Now celebrating its 5th consecutive year, Project1VOICE is an evolving and continuing voice for American theater. Key members of the Project1VOICE team are producer/production manager Gwen Gilliam, award-winning playwright and MOTOWN: the Musical director Charles Randolph-Wright and marketing consultant/producer Marcia Pendelton (Walk Tall Girl Productions). HOME is made possible with special permission granted by Samuel French. HAPPY ENDING is made possible with special permission granted by the Dramatists Play Services.
ABOUT NEGRO ENSEMBLE COMPANY (Producer)
The Negro Ensemble Company, Inc. (NEC) is the premiere theatrical performance company developing and producing important and superior works by and about African American artists. The company was founded in 1967 by playwright Douglas Turner Ward, actor/producer Robert Hooks, theater manager Gerald Krone. The NEC created a legacy producing critical works that illuminate the very heart and soul of our culture and experience.
Since its founding in 1967, the NEC has produced more than two hundred new plays and provided a theatrical home for more than four thousand cast and crew members. Among its ranks have been some of the world’s finest creative talents from stage, television and film, including Charles Fuller, Louis Gossett Jr., Samuel L. Jackson, Leslie Lee, Phylica Rashad, Roxie Roker, Esther Rolle and Denzel Washington. The NEC is respected worldwide for its commitment to excellence and has won dozens of honors and awards. It has garnered 1 Pulitzer Prize, 2 Tony Awards, 13 Obies; with a total of 46 total theatrical achievement awards. While these accolades point to the larger success of the NEC, it has created something far greater. It has been a constant source and sustenance for black actors, directors, writers and other theater professionals as they have worked to break down walls of racial injustices.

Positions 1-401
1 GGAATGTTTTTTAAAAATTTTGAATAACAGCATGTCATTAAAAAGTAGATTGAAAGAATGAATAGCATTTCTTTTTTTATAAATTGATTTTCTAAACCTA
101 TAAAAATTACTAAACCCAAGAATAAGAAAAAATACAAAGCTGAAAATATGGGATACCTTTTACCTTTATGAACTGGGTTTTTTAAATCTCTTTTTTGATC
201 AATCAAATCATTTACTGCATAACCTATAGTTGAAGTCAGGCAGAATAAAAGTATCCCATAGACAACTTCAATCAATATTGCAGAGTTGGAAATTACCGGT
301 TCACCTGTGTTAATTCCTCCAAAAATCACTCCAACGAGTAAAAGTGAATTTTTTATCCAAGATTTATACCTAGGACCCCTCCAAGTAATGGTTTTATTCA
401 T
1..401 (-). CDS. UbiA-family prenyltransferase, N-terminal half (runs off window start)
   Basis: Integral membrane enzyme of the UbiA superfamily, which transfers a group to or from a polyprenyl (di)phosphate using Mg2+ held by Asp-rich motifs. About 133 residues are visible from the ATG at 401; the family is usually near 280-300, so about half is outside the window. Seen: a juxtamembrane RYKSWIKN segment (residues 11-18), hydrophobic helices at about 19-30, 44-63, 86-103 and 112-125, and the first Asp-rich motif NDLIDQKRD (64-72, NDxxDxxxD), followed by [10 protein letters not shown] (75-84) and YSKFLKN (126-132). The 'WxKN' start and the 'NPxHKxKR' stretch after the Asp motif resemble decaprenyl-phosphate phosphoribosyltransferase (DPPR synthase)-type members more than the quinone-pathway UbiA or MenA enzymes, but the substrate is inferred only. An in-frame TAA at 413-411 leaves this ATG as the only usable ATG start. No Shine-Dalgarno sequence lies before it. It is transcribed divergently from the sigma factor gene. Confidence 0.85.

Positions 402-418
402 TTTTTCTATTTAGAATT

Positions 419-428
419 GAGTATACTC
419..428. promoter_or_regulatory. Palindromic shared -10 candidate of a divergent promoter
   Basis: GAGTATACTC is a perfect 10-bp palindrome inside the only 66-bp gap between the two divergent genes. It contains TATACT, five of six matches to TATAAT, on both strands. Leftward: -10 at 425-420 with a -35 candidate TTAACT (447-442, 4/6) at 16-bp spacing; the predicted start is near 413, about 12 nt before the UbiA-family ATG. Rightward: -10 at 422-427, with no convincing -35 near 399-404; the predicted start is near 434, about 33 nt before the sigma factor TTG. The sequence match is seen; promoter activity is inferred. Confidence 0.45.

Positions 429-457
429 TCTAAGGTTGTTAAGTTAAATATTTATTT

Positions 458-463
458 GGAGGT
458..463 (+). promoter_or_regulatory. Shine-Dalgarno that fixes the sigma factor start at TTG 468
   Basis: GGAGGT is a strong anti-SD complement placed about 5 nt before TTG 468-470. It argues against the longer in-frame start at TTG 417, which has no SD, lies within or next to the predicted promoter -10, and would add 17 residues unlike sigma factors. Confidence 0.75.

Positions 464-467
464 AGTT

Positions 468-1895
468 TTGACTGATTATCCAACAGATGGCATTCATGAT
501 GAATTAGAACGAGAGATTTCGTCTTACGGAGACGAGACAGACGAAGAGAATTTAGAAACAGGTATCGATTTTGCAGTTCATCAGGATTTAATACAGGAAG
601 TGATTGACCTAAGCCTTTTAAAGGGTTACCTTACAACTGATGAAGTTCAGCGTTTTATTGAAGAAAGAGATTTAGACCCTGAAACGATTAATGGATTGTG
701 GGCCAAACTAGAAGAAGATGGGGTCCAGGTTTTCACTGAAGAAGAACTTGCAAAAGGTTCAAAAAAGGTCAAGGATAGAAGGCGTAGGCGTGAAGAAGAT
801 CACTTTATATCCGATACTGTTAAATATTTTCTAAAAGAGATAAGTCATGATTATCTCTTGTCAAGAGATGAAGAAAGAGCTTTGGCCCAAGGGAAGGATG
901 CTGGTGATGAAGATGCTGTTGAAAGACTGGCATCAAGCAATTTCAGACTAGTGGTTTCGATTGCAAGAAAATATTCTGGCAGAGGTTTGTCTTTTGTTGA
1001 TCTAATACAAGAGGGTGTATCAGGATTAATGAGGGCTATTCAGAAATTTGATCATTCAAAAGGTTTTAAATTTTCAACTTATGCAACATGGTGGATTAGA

Lia Chang is an actor, a performance and fine art botanical photographer, and an award-winning multi-platform journalist. Lia has appeared in the films Wolf, New Jack City, A Kiss Before Dying, King of New York, Big Trouble in Little China, The Last Dragon and Taxman. She has guest starred on “One Life to Live,” “As the World Turns,” and “New York Undercover.” She is profiled in Jade Magazine.